There is a stark difference in the West in how we view a motorcycle. To me, it is a recreational toy for my personal enjoyment on those few days in Canada warm enough to ride. On my trip to Kenya in 2014, I saw how integral these two-wheeled machines are to everyday life.


Mark Kamondi sees his 125cc Jailing as a lifeline to those he serves. As full-time manager, the motorcycle he drives every day is one of the essential tools in keeping ReACT Kenya’s ministry functional. His regular contact and physical presence with those in Home-based Care, the deaf school, and other satellite locations is key to providing feedback and making changes to assist in the most cost effective and culturally relevant ways.


This little Chinese bike has been through torrential downpour, knee deep mud, and has seen more dust and stone chips than any Ontario back country road can throw at you. And after many miles and multiple repairs, the time has come to upgrade this and the other ReACT bike to something more reliable.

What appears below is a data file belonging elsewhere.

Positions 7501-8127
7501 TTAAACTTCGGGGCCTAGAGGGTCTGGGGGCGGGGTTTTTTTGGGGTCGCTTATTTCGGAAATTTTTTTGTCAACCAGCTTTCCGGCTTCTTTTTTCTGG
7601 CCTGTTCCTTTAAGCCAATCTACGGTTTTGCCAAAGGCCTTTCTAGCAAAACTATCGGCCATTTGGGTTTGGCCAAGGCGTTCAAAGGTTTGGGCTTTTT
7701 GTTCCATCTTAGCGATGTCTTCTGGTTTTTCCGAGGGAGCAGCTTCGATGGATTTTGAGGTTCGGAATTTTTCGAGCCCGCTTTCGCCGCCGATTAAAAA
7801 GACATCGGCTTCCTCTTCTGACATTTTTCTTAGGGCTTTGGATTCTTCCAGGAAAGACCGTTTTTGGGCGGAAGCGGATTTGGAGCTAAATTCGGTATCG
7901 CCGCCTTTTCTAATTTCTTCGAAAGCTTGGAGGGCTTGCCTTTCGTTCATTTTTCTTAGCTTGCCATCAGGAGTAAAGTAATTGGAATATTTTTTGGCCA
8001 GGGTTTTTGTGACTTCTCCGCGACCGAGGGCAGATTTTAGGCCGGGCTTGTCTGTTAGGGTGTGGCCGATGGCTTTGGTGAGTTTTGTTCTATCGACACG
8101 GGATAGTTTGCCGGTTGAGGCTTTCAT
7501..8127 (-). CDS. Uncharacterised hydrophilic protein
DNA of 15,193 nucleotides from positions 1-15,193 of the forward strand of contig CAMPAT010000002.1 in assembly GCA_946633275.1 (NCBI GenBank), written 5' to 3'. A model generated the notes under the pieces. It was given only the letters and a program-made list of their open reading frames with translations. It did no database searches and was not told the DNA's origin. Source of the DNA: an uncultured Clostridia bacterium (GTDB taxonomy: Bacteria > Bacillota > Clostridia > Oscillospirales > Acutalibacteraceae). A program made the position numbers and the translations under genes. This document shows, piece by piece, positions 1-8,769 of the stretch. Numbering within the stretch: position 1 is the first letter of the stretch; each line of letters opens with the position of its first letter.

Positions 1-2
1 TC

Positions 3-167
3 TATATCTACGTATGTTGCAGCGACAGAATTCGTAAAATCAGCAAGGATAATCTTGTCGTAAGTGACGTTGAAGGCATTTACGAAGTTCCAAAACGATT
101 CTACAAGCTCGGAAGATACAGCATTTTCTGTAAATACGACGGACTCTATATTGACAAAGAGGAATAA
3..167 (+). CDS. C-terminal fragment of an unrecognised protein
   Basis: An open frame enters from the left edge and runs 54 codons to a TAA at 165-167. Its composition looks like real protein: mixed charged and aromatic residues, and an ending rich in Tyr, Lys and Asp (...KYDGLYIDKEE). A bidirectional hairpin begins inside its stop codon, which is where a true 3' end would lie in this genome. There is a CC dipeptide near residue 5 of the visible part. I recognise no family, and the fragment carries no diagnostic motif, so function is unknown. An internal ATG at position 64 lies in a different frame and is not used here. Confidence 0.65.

My appeal comes as a fellow motorcycle rider and one who has driven the roads of Kenya first hand on these machines. The dangers of potholes the size of a car, road washouts from rain, and an no-rules driving culture requires a responsive and reliable machine. Keeping Mark and the team safely moving ReACT forward is a goal worth getting behind.


We have priced out these machines in the local market with Mark and have come to understand that a median price would be $1,500 - $2,000 CDN for one bike. Our goal is to purchase two this February. The old units will be sold back into the resale market to offset the cost of the new bikes.


Please consider partnering with ReACT on this. I know it may not have the glamour of a picture on the fridge - however, I have seen the look on an orphan’s face when Mark arrives – his bike coming down the lane is a reminder to these kids that people care.

Donate now by clicking on the Take Action button. Please indicate “React Kenya – motorcycles” in the memo section.

Mike Smele